BROWN et al v. PITTS et al

Filing 27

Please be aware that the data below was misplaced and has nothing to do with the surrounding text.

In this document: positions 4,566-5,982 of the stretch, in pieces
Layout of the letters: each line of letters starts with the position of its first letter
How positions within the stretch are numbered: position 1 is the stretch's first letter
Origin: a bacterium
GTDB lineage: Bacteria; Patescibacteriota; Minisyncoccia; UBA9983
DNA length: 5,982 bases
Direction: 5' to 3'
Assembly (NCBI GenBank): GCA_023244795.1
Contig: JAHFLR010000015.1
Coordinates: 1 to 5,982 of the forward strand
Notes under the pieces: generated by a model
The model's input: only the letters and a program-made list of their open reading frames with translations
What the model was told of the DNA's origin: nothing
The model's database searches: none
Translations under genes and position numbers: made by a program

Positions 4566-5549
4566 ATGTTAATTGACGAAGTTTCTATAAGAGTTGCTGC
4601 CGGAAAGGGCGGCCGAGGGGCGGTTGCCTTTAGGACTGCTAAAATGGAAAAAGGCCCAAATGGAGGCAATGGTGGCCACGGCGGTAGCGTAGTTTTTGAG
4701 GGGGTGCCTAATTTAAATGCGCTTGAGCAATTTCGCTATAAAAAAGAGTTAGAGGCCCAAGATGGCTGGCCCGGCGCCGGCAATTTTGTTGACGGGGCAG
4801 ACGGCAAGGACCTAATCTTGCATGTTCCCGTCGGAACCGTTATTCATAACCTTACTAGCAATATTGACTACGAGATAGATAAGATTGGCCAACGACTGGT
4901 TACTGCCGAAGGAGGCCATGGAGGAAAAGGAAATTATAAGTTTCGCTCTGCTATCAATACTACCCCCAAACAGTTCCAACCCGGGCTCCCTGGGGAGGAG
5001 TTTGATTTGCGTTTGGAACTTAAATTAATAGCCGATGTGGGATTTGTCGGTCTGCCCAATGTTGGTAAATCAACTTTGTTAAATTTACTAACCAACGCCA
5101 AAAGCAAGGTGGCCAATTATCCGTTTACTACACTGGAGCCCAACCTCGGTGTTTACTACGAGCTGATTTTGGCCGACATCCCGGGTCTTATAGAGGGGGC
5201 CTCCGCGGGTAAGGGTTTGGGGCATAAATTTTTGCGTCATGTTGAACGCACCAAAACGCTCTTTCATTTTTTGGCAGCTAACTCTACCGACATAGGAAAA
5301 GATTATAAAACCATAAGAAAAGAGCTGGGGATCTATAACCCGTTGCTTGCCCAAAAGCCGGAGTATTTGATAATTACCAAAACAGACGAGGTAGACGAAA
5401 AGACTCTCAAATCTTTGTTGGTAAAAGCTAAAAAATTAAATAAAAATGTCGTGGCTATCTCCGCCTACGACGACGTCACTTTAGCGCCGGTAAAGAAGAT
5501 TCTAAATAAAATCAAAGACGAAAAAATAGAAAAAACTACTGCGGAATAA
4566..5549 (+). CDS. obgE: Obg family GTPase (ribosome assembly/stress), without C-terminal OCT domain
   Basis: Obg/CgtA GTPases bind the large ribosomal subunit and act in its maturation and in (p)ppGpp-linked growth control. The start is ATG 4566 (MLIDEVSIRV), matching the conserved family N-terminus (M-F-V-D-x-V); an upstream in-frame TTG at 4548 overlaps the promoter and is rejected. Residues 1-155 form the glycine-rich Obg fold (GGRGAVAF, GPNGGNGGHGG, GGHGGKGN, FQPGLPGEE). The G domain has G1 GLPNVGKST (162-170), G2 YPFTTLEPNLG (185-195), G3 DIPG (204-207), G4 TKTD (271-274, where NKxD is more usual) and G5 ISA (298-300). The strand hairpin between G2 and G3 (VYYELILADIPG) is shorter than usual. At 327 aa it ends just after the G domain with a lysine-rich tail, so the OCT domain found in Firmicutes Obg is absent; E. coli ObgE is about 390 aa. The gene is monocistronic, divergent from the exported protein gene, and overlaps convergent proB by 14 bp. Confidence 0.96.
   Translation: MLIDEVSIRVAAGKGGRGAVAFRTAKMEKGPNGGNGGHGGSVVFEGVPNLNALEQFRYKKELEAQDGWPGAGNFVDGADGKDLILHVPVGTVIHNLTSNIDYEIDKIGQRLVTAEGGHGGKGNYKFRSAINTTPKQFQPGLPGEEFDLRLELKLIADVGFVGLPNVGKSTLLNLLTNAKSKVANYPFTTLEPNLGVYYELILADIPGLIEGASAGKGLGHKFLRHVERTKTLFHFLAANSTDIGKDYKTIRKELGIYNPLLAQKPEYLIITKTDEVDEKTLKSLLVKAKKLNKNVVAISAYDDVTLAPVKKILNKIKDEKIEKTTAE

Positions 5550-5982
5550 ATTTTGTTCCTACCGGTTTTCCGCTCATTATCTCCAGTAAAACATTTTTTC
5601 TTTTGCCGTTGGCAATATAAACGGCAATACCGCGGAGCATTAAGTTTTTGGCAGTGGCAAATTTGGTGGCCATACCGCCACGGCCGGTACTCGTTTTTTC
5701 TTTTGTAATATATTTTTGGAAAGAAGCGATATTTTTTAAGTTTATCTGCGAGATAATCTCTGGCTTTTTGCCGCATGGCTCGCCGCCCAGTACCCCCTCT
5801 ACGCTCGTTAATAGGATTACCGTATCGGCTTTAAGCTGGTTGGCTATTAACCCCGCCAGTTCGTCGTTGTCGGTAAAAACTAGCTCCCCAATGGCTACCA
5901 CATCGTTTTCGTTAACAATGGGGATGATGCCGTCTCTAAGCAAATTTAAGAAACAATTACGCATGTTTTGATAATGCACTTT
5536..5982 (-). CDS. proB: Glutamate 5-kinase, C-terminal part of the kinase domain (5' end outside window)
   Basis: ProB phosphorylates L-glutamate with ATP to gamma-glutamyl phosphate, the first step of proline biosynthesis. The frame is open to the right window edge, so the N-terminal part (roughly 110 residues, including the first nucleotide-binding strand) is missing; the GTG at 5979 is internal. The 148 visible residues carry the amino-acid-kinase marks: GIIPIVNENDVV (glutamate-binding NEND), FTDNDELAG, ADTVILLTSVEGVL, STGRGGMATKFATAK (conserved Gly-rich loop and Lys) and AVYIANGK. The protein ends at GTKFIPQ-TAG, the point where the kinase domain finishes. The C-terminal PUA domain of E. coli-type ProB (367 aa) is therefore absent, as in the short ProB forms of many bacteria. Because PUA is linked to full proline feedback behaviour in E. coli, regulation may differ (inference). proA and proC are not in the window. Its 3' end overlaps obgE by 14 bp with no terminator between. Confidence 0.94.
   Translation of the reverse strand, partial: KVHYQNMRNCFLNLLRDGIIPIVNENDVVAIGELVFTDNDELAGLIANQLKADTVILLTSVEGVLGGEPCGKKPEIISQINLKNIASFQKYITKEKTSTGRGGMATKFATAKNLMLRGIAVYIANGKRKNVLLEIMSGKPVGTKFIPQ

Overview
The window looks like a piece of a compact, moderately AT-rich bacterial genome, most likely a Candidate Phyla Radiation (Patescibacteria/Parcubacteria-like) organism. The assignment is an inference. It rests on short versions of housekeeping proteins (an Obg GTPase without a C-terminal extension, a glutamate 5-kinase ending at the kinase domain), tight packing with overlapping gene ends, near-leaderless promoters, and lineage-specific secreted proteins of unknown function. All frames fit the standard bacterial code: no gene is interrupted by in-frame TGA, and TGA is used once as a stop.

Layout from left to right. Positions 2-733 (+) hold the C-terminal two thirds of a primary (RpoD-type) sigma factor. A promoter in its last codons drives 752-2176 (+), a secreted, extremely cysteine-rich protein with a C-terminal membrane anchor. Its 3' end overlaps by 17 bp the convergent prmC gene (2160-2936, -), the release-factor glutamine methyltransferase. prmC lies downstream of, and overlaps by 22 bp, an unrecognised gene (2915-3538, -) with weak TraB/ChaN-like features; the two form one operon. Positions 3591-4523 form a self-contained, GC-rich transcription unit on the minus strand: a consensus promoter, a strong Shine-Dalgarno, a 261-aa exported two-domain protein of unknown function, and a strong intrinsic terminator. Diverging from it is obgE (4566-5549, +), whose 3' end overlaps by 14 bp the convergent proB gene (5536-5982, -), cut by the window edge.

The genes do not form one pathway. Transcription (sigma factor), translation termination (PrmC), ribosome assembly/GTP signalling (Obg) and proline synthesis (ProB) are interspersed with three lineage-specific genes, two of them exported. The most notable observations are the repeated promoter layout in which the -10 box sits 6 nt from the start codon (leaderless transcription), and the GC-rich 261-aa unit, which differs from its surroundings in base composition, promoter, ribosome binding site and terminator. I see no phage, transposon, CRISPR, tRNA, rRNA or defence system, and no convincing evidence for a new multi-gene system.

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IN THE UNITED STATES DISTRICT COURT FOR THE EASTERN DISTRICT OF PENNSYLVANIA MARCIA BROWN and JAMES WILLIAMS, Plaintiffs, CIVIL ACTION v. NO. 12-3547 OFFICER LIAM MCELWEE, OFFICER BRIAN EVANS, OFFICER J. KEITH, OFFICER CUDDHY, OFFICER STEVEN ZIVIELLO, UNKNOWN POLICE OFFICERS, ALDAN BOROUGH, and DARBY BOROUGH, Defendants. DuBois, J. November 6, 2013 MEMORANDUM I. INTRODUCTION This is a civil-rights case arising under 42 U.S.C. § 1983 in which plaintiffs, Marcia Brown and James Williams, claim that defendants both violated their constitutional rights under the Fourth Amendment to the U.S. Constitution and committed torts under Pennsylvania law. Two motions are presently before the Court. The first is a motion to dismiss filed by Aldan Borough and one of its police officers, Steven Ziviello;1 the second is a motion for partial dismissal and to strike filed by Darby Borough and four of its police officers, Liam McElwee, Brian Evans, J. Keith, and Cuddhy. 1 The Court will identify Aldan Borough and Steven Ziviello as the “Aldan defendants,” when referring to them collectively. II. BACKGROUND A. Factual Background2 Plaintiffs, James Williams and Marcia Brown, who are husband and wife, live at 205 North Front Street, Darby, Pennsylvania. 2d Am. Compl. ¶ 9. At 5:45 a.m. on June 24, 2010, Officers Ziviello, McElwee, Evans, Keith, and Cuddhy, along with other unnamed officers, arrived at plaintiffs’ residence. Id. As Williams exited the residence, “defendant officers pointed their weapons at him, ordered him to get on the ground, handcuffed him,” and told him that “if he didn’t get his son Malik to turn himself in,” the officers were going to keep coming to his home “till [they] g[ot] him.” Id. ¶¶ 10, 16. With Williams still handcuffed and without a search warrant, officers and police dogs entered plaintiffs’ home and began “searching their entire house.” Id. ¶¶ 10-11. Upon reaching Brown’s bedroom, the officers yelled “open the fucking door” and pushed the door open. Id. ¶¶ 12-13. The officers then pointed their guns at Brown, who was lying on the bed, and demanded that she “get out of her fucking bed.” Id. Ignoring Brown’s pleas that she recently had surgery on her knee, the officers “threw her onto the ground,” handcuffed her, and dragged her down the home’s stairwell. Id. ¶¶ 14-15. Because of defendants’ actions, Brown sustained physical injury, including further damage to her knee. Id. B. Procedural Background On June 22, 2012, plaintiffs filed a Complaint in this Court, naming as defendants (1) Darby Borough; (2) the Darby Borough Police Department; (3) Darby Police Officers Brian Pitts, Julius Quartapella, and Michael Miller; and (4) other “Unknown Police Officers.” On July 17, 2012, all defendants, represented by the same counsel, moved for partial dismissal of the 2 As required on a motion to dismiss, the Court takes all plausible factual allegations contained in plaintiffs’ Second Amended Complaint to be true. 2 Complaint. By order dated August 14, 2012, the Court denied as moot defendants’ Motion for Partial Dismissal in light of the fact that plaintiffs had filed an Amended Complaint on August 13, 2012. Plaintiffs’ Amended Complaint named the same defendants as did their initial Complaint, with the exception of the Darby Borough Police Department, which was not named in the Amended Complaint. On June 10, 2013, counsel for plaintiffs and counsel for defendants Pitts, Quartapella, Miller, and Darby Borough filed a stipulation, stating “that the Plaintiffs w[ould] be permitted to file within thirty (30) days . . . an Amended Complaint in [the] civil action, adding as parties Defendants Officer Liam McElwee, Officer Brian Evans, Officer J. Keith, Officer Cuddhy, Officer Steven Ziviello and Aldan Borough.” June 10, 2013 Stipulation. The parties further stipulated “that Officer Brian Pitts, Julius Quartapell and Michael Miller [would] be dismissed from th[e] matter, and . . . that all parties added as Defendants . . . [would] have the right to raise all available defenses including the statute of limitations.” Id. On June 11, 2013, plaintiffs filed a Second Amended Complaint pursuant to the June 10, 2013 stipulation. The Second Amended Complaint contains five counts. Count I asserts a claim against McElwee, Evans, Keith, Cuddhy, and Ziviello for violations of plaintiffs’ Fourth Amendment rights to be secure in their persons. Counts II and III assert claims against McElwee, Evans, Keith, Cuddhy, and Ziviello under 18 U.S.C. § 1983 for violating plaintiffs’ rights to equal protection of the laws and to the Fourth Amendment protections against excessive force, false arrest, false imprisonment, and malicious prosecution. Count IV asserts a claim against Darby Borough and Aldan Borough for failing to discipline, train, or otherwise sanction police officers who violate citizens’ constitutional rights. Finally, Count V alleges state-law claims against McElwee, Evans, Keith, Cuddhy, and Ziviello for assault, battery, false detention, 3 false arrest, and intentional infliction of emotional distress. Presently before the Court are two motions: (1) Defendants, Officer Steven Ziviello and Aldan Borough’s Motion to Dismiss Plaintiffs’ Second Amended Complaint; and (2) Motion for Partial Dismissal Under Federal Rule of Civil Procedure 12(b)(6) and Motion to Strike Pursuant to Federal Rule of Civil Procedure 12(f) of Defendants, Liam McElwee, Brian Evans, J. Keith, Officer Cuddhy and Darby Borough. III. LEGAL STANDARD Rule 12(b)(6) of the Federal Rules of Civil Procedure provides that, in response to a pleading, a defense of “failure to state a claim upon which relief can be granted” may be raised by motion to dismiss. Fed. R. Civ. P. 12(b)(6). To survive a motion to dismiss, a civil plaintiff must allege facts that “raise a right to relief above the speculative level.” Victaulic Co. v. Tieman, 499 F.3d 227, 234 (3d Cir. 2007) (quoting Bell Atl. Corp. v. Twombly, 550 U.S. 544, 555 (2007)). A complaint must contain “sufficient factual matter, accepted as true, to ‘state a claim to relief that is plausible on its face.’” Ashcroft v. Iqbal, 556 U.S. 662, 678 (2009) (quoting Twombly, 550 U.S. at 570). To satisfy the plausibility standard, a plaintiff’s allegations must show that defendant’s liability is more than “a sheer possibility.” Id. “Where a complaint pleads facts that are ‘merely consistent with’ a defendant’s liability, it ‘stops short of the line between possibility and plausibility of entitlement to relief.’” Id. (quoting Twombly, 550 U.S. at 557) (internal quotation marks omitted). In Twombly, the Supreme Court used a “two-pronged approach,” which it later formalized in Iqbal. Iqbal, 556 U.S. at 679; Fowler v. UPMC Shadyside, 578 F.3d 203, 210-11 (3d Cir. 2009). Under this approach, a district court identifies those factual allegations that constitute nothing more than “legal conclusions” or “naked assertions.” Twombly, 550 U.S. at 4 555, 557. Such allegations are “not entitled to the assumption of truth” and must be disregarded. Iqbal, 556 U.S. at 679. The court then assesses “the ‘nub’ of the plaintiffs’ complaint—the well-pleaded, nonconclusory factual allegation[s]”—to determine whether it states a plausible claim for relief. Id. IV. DISCUSSION A. Plaintiffs’ Claims Against McElwee, Evans, Keith, and Cuddhy When construed liberally, plaintiffs’ Second Amended Complaint raises ten claims against McElwee, Evans, Keith, and Cuddhy: (1) violations of the Fourth Amendment’s protection against the use of excessive force; (2) violations of the Fourth Amendment’s protection against false arrest; (3) violations of the Fourth Amendment’s protection against false imprisonment; (4) violations of the Fourth Amendment’s protection against malicious prosecution; (5) equal-protection violations; (6) assault; (7) battery; (8) false detention; (9) false arrest; and (10) intentional infliction of emotional distress. McElwee, Evans, Keith, and Cuddhy seek dismissal of plaintiffs’ Fourth Amendment claims in Count I, § 1983 malicious-prosecution claim included in Count II, equal-protection claim included in Count III, and state-law constitutional claims in Count V. They also include in their Motion to Dismiss a Motion to Strike all allegations in Count III other than the equalprotection claim. a. Claims Brought Under the U.S. Constitution (Count I) In Count I of the Second Amended Complaint, plaintiffs purport to bring a direct cause of action under the U.S. Constitution. There is no authority for any such claims because § 1983 provides an adequate, alternative remedial scheme for plaintiffs’ alleged constitutional violations. Capogrosso v. Supreme Court of N.J., 588 F.3d 180, 185 (3d Cir. 2009) (noting that 5 when available, a remedy under § 1983 is the exclusive remedy for alleged constitutional violations); Smith v. Sch. Dist. of Philadelphia, 112 F. Supp. 2d 417, 430 (E.D. Pa. 2000). Because direct constitutional claims are precluded, plaintiffs’ claims in Count I must be dismissed. b. Malicious-Prosecution Claim Brought Under 18 U.S.C. § 1983 (Count II) In Count II, plaintiffs bring four claims based on alleged violations of their Fourth Amendment rights under the U.S. Constitution: (1) excessive force, (2) false arrest, (3) false imprisonment, and (4) malicious prosecution. Of these four claims, McElwee, Evans, Keith, and Cuddhy seek to dismiss only plaintiffs’ malicious-prosecution claim. To state a claim for malicious prosecution under § 1983, a plaintiff must allege: (1) (2) (3) (4) (5) the defendants initiated a criminal proceeding; the criminal proceeding ended in the plaintiff’s favor; the proceeding was initiated without probable cause; the defendants acted maliciously or for a purpose other than bringing the plaintiff to justice; and the plaintiff suffered a deprivation of liberty consistent with the concept of seizure as a consequence of a legal proceeding. DiBella v. Borough of Beachwood, 407 F.3d 599, 601 (3d Cir. 2005) (quoting Estate of Smith v. Marasco, 318 F.3d 497, 521 (3d Cir. 2003)). Plaintiffs assert that they have plead sufficient facts to establish all five of the above elements. McElwee, Evans, Keith, and Cuddhy argue, however, that plaintiffs have not established that defendants initiated a criminal proceeding. Plaintiffs have not stated a claim for malicious prosecution. They were arrested without a warrant and do not allege any other facts in support of this claim. As a matter of law, a plaintiff’s warrantless arrest cannot serve as the sole basis for a malicious-prosecution claim. Dellums v. Powell, 566 F.2d 167, 192 (D.C. Cir. 1977); Menke v. Baker, No. 10-cv-2585, 2012 WL 2339825 (D.N.J. June 19, 2012), reconsideration denied, No. 10-cv-2585, 2012 WL 6 3146876 (D.N.J. Aug. 1, 2012); Torres v. McLaughlin, No. 96-cv-5865, 1996 WL 680274 (E.D. Pa. Nov. 21, 1996). Thus, the part of plaintiffs’ Second Amended Complaint asserting a malicious-prosecution claim is dismissed. c. Additional Claims Brought Under 18 U.S.C. § 1983 (Count III) In Count III, plaintiffs allege that defendants McElwee, Evans, Keith, and Cuddhy “deprived [them] of their rights and immunities secured under the Constitution and Laws of the United States, including but not limited to the right to be secure in their person, to be free from unlawful seizures, arrests and the excessive use of force, and to be afforded equal protection under the laws.” Pls.’ 2d Am. Cmpl. ¶ 24. McElwee, Evans, Keith, and Cuddhy first seek dismissal of plaintiffs’ equal-protection claim. The Court agrees that plaintiffs have failed to state an equal-protection claim. Not only is the Fourth Amendment an improper vehicle to bring such a claim,3 but the Second Amended Complaint does not contain a factual allegation that defendants treated plaintiffs differently than others similarly situated. Thus, plaintiffs’ equal-protection claim is dismissed. Finally, McElwee, Evans, Keith, and Cuddhy ask the Court to strike the remainder of Count III on the ground that, aside from alleging an equal-protection claim, Count III merely asserts the same excessive-force, false-arrest, and false-imprisonment claims as those alleged in Count II. Plaintiffs fail to respond to this argument or offer any explanation as how Counts II and III differ. Accordingly, under Federal Rule of Civil Procedure 12(f), the Court strikes the remaining part of Count III. Fed. R. Civ. P. 12(f). (“The court may strike from a pleading an insufficient defense or any redundant, immaterial, impertinent, or scandalous matter.”). 3 See Whren v. United States, 517 U.S. 806, 813 (1996) (“[T]he constitutional basis for objecting to intentionally discriminatory application of the laws is the Equal Protection Clause, not the Fourth Amendment.”). 7 d. Claims Brought Under State Law (Count V) In Count V, plaintiffs seek damages for assault, battery, false detention, false arrest, and intentional infliction of emotional distress. Defendants McElwee, Evans, Keith, and Cuddhy move to dismiss Count V to the extent plaintiffs bring these claims under the Pennsylvania Constitution rather than Pennsylvania tort law. It is unclear to the Court whether plaintiffs intend to bring the claims alleged in Count V directly under the Pennsylvania Constitution.4 Defendants are correct, however, that “[n]o Pennsylvania statute establishes, and no Pennsylvania court has recognized, a private cause of action for damages under the Pennsylvania Constitution.” Pocono Mountain Charter Sch. v. Pocono Mountain Sch. Dist., 442 F. App’x 681, 687 (3d Cir. 2011); Jones v. City of Philadelphia, 890 A.2d 1188, 1208 (Pa. Commw. Ct. 2006) (“[N]either Pennsylvania statutory authority nor appellate case law has authorized the award of money damages for violation of the Pennsylvania Constitution.”). Because plaintiffs cannot bring these state-law claims under the Pennsylvania Constitution, the Court will construe Count V as asserting tort-law claims, and, as such, Count V will not be dismissed. B. Plaintiffs’ Claims Against the Aldan Defendants Plaintiffs’ Second Amended Complaint asserts the same ten claims against defendant Ziviello as against defendants McElwee, Evans, Keith, and Cuddhy. Ziviello moves to dismiss 4 Some of the Second Amended Complaint’s language suggests that plaintiffs may have intended to bring state constitutional, rather than tort, claims. See 2d Am. Compl. ¶ 7 (“The Court has supplemental jurisdiction under 28 U.S.C. § 1367 over plaintiffs’ claims arising under State law, including but not limited to violations of their State Constitutional rights against defendants for, false arrest, assault, battery, and intentional and negligent infliction of emotional distress . . . .” (second emphasis added)); id. ¶ 33 (“As a direct and proximate result of the defendants’ conduct, plaintiffs suffered physical pain and suffering in the past and future, severe mental anguish in the past and future and were deprived of their State and Federal Constitutional Rights . . . .” (emphasis added)). 8 these claims on the ground that (1) plaintiffs cannot bring claims directly under the U.S. Constitution and (2) plaintiffs’ other claims against him are time-barred. With respect to Aldan Borough, plaintiffs bring a single Monell claim. Aldan Borough moves to dismiss this claim on the ground that it is time-barred. a. Claims Brought Under the U.S. Constitution (Count I) In Count I, plaintiffs bring claims against Ziviello directly under the U.S. Constitution. The Court dismisses the claims in Count I against Ziviello for the same reason as it dismissed the identical claims brought against defendants McElwee, Evans, Keith, and Cuddhy. b. Claims Brought Under 18 U.S.C. § 1983 (Counts II, III, and IV) and State Tort Law (V) The Aldan defendants argues that plaintiffs remaining § 1983 and Pennsylvania tort-law claims5 against them are time-barred. Although Federal Rule of Civil Procedure 8(c)’s “language . . . indicates that a statute of limitations defense cannot be used in the context of a Rule 12(b)(6) motion to dismiss, an exception is made where the complaint facially shows noncompliance with the limitations period and the affirmative defense clearly appears on the face of the pleading.” Oshiver v. Levin, Fishbein, Sedran & Berman, 38 F.3d 1380, 1384 n.1 (3d Cir. 1994). A two-year statute of limitations applies to each of plaintiffs’ § 1983 and state-law claims. See Sameric Corp. of Del., Inc. v. City of Philadelphia, 142 F.3d 582, 599 (3d Cir. 1998) (applying Pennsylvania’s two-year statute of limitations for personal-injury claims to § 1983 claims); 42 Pa. C.S.A. § 5524 (stating that a two-year statute of limitations applies for “assault, battery, false imprisonment, false arrest,” and “[a]ny other action or proceeding to recover 5 The Court construes the state-law claims brought against defendant Ziviello as brought under Pennsylvania tort law rather than directly under the Pennsylvania Constitution. 9 damages for injury to a person or property which is founded on negligent, intentional, or otherwise tortious conduct”); Vaughan v. Pathmark Stores, Inc., No. 99-cv-0018, 1999 WL 299576, at *3 (E.D. Pa. May 10, 1999) (“Under Pennsylvania law, the statute of limitations for . . . intentional infliction of emotional distress is two years from the date of accrual.”). Plaintiffs’ claims accrued on June 24, 2010, which is the date on which defendants allegedly assaulted them. See Montgomery v. De Simone, 159 F.3d 120, 126 (3d Cir. 1998) (holding that § 1983 claims for false arrest and false imprisonment accrued on the night of the plaintiff’s arrest); see also LeBlanc v. Snavely, 453 F. App’x 140, 142 (3d Cir. 2011) (“Claims for false arrest and assault (which would include [plaintiff’s] excessive-force claim) typically accrue on the date of the arrest or the assault, because, at that point, the plaintiff has reason to know of the injury.”). Thus, plaintiffs had two years from June 24, 2010 to bring their claims. While plaintiffs’ initial Complaint was timely filed on June 22, 2012, plaintiffs did not join the Aldan defendants in the case until June 11, 2013, well past the expiration of the statute of limitations. Accordingly, plaintiffs’ claims against the Aldan defendants are time-barred unless they relate back to plaintiffs’ initial filing. Plaintiffs’ claims against the Aldan Defendants may relate back to the initial Complaint if all three requirements of Federal Rule of Civil Procedure 15(c)(3) are satisfied: (1) the claim against the newly named defendants arose “out of the conduct, transaction or occurrence set forth or attempted to be set forth in the original pleading”; (2) the newly named defendants “received such notice of the institution of the action” within 120 days of initial complaint, so that they “will not be prejudiced in maintaining a defense on the merits”; and (3) the newly named defendants knew, or should have knew, within the 120-day period, that “but for [plaintiffs’] mistake” concerning their identities, “the action would have been brought against” them in the first place. 10 Singletary v. Pa. Dep’t of Corr., 266 F.3d 186, 194 (3d Cir. 2001). Because the Aldan defendants argue that they had no notice of the lawsuit within 120 days of plaintiffs’ filing of their initial Complaint, the second and third requirements are at issue. Plaintiffs argue that the Court should impute constructive notice of the initial Complaint to Aldan Borough because Aldan and Darby Borough police officers shared an office the night of the alleged incident. Pl.’s Answer to Defs.’ Mot. at 8. A shared office, however, is not one of the “two possible methods” through which notice may be imputed under Rule 15(c)(3): (1) the “shared attorney” method and (2) the “identity of interest” method. Garvin v. City of Philadelphia, 354 F.3d 215, 222 (3d Cir. 2003). First, to have an identity of interest, “the parties [must be] so closely related in business operations or other activities that filing suit against one serves to provide notice to the other of the pending litigation.” Id. at 227. The Court concludes that sharing an office is insufficient. Second, the shared-attorney method of imputing notice does not apply because the Aldan and Darby defendants do not and did not share a lawyer. Id. at 223 (explaining that the shared-attorney method is only applicable when representation is joint during the 120-day period following the filing of the complaint). Similarly, plaintiffs’ claims against Ziviello do not relate back to the filing of the initial Complaint. Although plaintiffs named “Unknown Police Officers” in their initial Complaint, under prevailing case law, “an amendment of a complaint substituting a John Doe defendant with the names of the actual officers does not relate back to the filing of the original complaint.” Fed. Jud. Ctr., Section 1983 Litigation (2d ed. 2008) (citing cases); see also Anderson v. City of Philadelphia, 65 Fed. App’x 800, 802 (3d Cir. 2003) (“The district court correctly concluded that [the statute of limitations] could not be extended by naming the ‘John Doe’ set forth in the complaint.”). 11 Because the requirements of Rule 15(c) are not met with respect to the two Aldan defendants, plaintiffs’ claims against Aldan Borough and Ziviello do not relate back to the date on which plaintiffs filed their initial Complaint. The Aldan defendants’ motion to dismiss is therefore granted. Plaintiffs’ claims against the Aldan defendants are dismissed. A. Plaintiffs’ Monell Claim Against Darby Borough (Count IV) Plaintiffs bring a single claim against Darby Borough. In Count IV, plaintiffs allege that under Monell v. Department of Social Services, 436 U.S. 658 (1978), Darby Borough should be held liable for failing to train, supervise, and discipline its police officers, ultimately leading to violations of plaintiffs’ constitutional rights. Darby Borough moves to dismiss Count V on the ground that plaintiffs’ allegations are legal conclusions devoid of underlying factual support. A plaintiff may establish a § 1983 claim against a municipality by showing (1) the existence of a custom or policy of the municipality and (2) that the municipality’s employees violated the plaintiff’s civil rights while acting pursuant to this custom or policy. Id. at 694. A § 1983 failure-to-train claim may be brought where the failure amounts to “deliberate indifference to the [constitutional] rights of the person with whom the police come into contact.” City of Canton v. Harris, 489 U.S. 378, 388 (1989). This failure must reflect a deliberate or conscious choice. Id. at 390. In addition, “a § 1983 plaintiff pressing a claim of this kind must identify a failure to provide specific training that has a causal nexus with his or her injury.” Colburn v. Upper Darby Twp., 946 F.2d 1017, 1030 (3d Cir. 1991). The Court agrees that paragraphs 25-29 of plaintiffs’ Second Amended Complaint simply paraphrase the language of Monell. Plaintiffs do little more than formulaically recite the elements of a Monell claim in stating that “Darby Borough and its police departments were on actual notice of a need to train, supervise, discipline or terminate its defendant officers prior to 12 the incident question as other incidents have occurred in the past involving [defendant] officers,” id. ¶ 29, and that Darby Borough and its police departments failed to take such necessary action, id. at ¶ 26. These allegations are insufficient, under Twombly, to withstand a motion to dismiss. Twombly, 550 U.S. at 555 (“[F]ormulaic recitation of the elements of a cause of action will not do.”). Accordingly, because plaintiffs do not allege the existence of a municipal policy or government custom causally linked to a constitutional injury, plaintiffs’ only claim against Darby Borough is dismissed. B. Plaintiffs Will Not Be Granted Leave to Amend the Second Amended Complaint The decision to grant or deny leave to amend is committed to the sound discretion of the Court. Gay v. Petsock, 917 F.2d 768, 772 (3d Cir. 1990). In this case, plaintiffs are not granted leave to file a third amended complaint on the ground that any such amendment would be futile. In determining that it would be futile, the Court has considered plaintiffs’ “repeated failure to cure deficiencies” in the Complaint in this action. See Forman v. Davis, 371 U.S. 178, 182 (1962). Plaintiffs filed their initial Complaint well over one year ago on June 22, 2012. Since then, plaintiffs have amended their Complaint not once, but twice. The Court finds that plaintiffs have “had ample opportunity to craft a sufficiently pled complaint.” In re Sec. Litig., 189 F. Supp. 2d 214, 236 (D.N.J. 2002). The Court’s rulings are therefore with prejudice. V. CONCLUSION The Aldan Defendants Motion to Dismiss is granted. The claims against Ziviello brought directly under the U.S. Constitution are dismissed on the ground that there is no authority for such claims. Plaintiffs’ remaining claims against the Aldan defendants are dismissed as time-barred. 13 The Court grants defendants Aldan Borough, McElwee, Evans, Keith, and Cuddhy’s Motion to Dismiss and to Strike as to the following: (1) Count I, (2) the malicious-prosecution claim in Count II, (3) the equal-protection claim in Count III, and (4) Count IV. The Court also strikes the remaining part of Count III on the ground that it is duplicative of the claims asserted in Count II. Finally, the Court will construe the state-law claims alleged in Count V as brought under Pennsylvania tort law rather than the Pennsylvania Constitution. Plaintiffs will not be given leave to file a third amended complaint on the ground that they already have filed two amended complaints, and further amendment would be futile. Thus, the Court’s rulings are with prejudice. The claims that remain for adjudication in this case are as follows: (1) plaintiffs’ § 1983 claims for violations of the Fourth Amendment protections against the use of excessive force, false arrest, and false imprisonment, against Officers Liam McElwee, Brian Evans, J. Keith, and Cuddhy; and (2) plaintiffs’ state-law tort claims of assault, battery, false detention, false arrest, and intentional infliction of emotional distress, against Officers Liam McElwee, Brian Evans, J. Keith, and Cuddhy. An appropriate order follows. 14